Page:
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Survey finds three in four non-cyclists in London would like to ride a bike there but are too scared to do so

London Cycling Campaign (LCC) says that this week’s Tube strike demonstrates that the capital’s roads need to be safer for people who want to cycle in the city but are too scared to do so.

In an opinion piece written for the London Evening Standard, the organisation’s chief executive, Ashok Sinha, says that surveys show that tens “tens of thousands of Londoners want to use their bikes as an alternative way to commute,” but most are deterred from doing so “because they find our streets too dangerous to cycle.”

He adds: “Many more want to cycle regularly for all sorts of everyday trips but daren’t ride alongside heavy lorries or around fast-moving cars and vans.”

Sinha urges that London’s streets be “redesigned to the highest international standards. They need to be made safe and inviting enough for Londoners of all ages and abilities to choose to cycle for everyday journeys, to work or to school, safe in the knowledge that they have the protection they deserve.”

He points out that “no-one thinks twice about using public transport or a taxi because of a fear of being seriously injured or killed. Why should they have to do so when thinking about cycling?”

After outlining the benefits of cycling in issues such as tackling obesity and air pollution, Sinha calls on candidates standing in the London council elections on May 22 to support LCC’s Space for Cycling campaign, launched earlier this month, saying, “councils are in charge of 95 per cent of London’s roads — not the Mayor or Transport for London — so those who run them have a responsibility to make them safer.”

His appeal follows a survey run by LCC on Twitter and Facebook over the weekend which found that almost three in four respondents who do not regularly cycle, 73 per cent, said that they would be more likely to ride a bike to work during the Tube strike if "there was less danger from motor traffic."

One third of the 205 respondents said that "large/unsafe/intimidating junctions" were the main reason they felt unsafe, with other factors mentioned including "Fast motor traffic" (19.5%), "The threat from lorries" (15.5%) and "Car/vans and taxis rat-running through residential streets" (13%).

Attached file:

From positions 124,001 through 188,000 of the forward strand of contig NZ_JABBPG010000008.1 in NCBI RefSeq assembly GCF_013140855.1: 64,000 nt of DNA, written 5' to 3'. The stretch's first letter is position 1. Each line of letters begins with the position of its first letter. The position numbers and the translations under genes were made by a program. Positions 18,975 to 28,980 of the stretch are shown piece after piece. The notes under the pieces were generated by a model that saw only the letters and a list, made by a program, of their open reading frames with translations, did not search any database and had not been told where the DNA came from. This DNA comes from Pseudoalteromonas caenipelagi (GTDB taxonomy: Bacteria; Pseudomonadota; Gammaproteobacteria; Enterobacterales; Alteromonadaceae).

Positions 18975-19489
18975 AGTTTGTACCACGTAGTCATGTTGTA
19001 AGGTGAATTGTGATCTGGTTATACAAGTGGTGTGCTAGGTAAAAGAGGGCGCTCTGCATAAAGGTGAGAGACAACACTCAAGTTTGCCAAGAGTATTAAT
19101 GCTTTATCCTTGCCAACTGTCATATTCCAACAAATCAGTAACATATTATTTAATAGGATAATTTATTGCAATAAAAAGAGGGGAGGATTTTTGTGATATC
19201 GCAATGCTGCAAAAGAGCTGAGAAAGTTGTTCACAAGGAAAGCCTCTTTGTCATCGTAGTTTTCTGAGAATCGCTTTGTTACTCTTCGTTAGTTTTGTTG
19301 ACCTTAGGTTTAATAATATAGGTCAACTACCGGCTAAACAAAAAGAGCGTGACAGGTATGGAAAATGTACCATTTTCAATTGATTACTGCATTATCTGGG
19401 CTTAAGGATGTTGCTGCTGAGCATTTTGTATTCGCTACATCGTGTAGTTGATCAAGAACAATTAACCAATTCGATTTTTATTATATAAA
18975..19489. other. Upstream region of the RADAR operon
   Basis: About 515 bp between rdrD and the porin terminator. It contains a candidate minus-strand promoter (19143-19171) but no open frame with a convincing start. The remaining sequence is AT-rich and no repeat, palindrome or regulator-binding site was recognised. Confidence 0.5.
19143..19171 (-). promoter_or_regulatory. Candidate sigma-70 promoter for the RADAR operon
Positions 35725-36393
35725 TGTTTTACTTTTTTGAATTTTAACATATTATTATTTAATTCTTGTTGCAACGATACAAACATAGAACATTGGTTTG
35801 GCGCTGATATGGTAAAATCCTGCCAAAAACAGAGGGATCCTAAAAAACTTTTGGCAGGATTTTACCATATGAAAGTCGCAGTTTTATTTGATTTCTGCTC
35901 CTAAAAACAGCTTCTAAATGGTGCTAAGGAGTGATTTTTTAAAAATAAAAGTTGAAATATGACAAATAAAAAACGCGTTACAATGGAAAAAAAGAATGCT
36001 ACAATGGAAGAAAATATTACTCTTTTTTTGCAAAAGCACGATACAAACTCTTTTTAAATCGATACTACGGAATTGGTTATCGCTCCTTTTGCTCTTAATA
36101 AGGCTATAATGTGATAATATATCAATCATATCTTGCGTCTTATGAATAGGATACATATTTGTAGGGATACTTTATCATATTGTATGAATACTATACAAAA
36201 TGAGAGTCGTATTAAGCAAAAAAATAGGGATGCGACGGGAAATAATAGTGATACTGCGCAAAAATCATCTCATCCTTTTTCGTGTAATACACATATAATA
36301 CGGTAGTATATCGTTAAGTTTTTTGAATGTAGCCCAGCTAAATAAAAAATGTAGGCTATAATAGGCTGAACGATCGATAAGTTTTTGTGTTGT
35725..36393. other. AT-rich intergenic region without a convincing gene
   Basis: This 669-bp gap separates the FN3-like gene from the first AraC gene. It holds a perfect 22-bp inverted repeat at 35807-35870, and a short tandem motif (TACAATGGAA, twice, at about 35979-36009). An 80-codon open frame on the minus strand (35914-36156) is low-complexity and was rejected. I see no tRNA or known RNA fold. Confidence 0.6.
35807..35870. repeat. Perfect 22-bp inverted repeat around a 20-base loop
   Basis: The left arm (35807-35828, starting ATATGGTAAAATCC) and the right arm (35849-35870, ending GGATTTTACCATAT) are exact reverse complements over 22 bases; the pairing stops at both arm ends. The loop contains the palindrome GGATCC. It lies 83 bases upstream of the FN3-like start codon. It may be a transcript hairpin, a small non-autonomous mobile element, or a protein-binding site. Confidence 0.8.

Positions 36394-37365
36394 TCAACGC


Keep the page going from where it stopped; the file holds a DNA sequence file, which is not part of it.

There was near universal support for the statement that local councils should do more to make cycling safer, at 96 per cent, with 3 per cent unsure and just 1 per cent agreeing that councils are currently doing enough to make the streets safe and inviting for everyone to cycle.

Born in Scotland, Simon moved to London aged seven and now lives in the Oxfordshire Cotswolds with his miniature schnauzer, Elodie. He fell in love with cycling one Saturday morning in 1994 while living in Italy when Milan-San Remo went past his front door. A daily cycle commuter in London back before riding to work started to boom, he's been news editor at road.cc since 2009. Handily for work, he speaks French and Italian. He doesn't get to ride his Colnago as often as he'd like, and freely admits he's much more adept at cooking than fettling with bikes.

16 comments

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DrJDog [294 posts] 1 year ago
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It's strange, yesterday and today I have seen more motorbikes than usual in the work carp ark, while there have been fewer than usual bicycles.

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CStar [27 posts] 1 year ago
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Sorry, but this is just yet another example of what happens when you bring people up in a society that is so risk averse they will barely get out of bed. The people who worry about the so called 'risk' of cycling in London are the same ones who won't let their poor little kiddies walk 200m to school because they are petrified some gigantic paedo monster is going to jump out at them, because that's what the Daily Wail has told them for the last 20 years without any base in fact at all.

Yes you have to be careful cycling and London is busy, but you're still far more likely to be mugged or run over as a pedestrian. Obviously TfL and the Boroughs need to continue to do more, but they cannot be expected to make it risk free and the more people who do get out and cycle the more the risk is lowered proportionately. LCC need to stop this pointless scaremongering.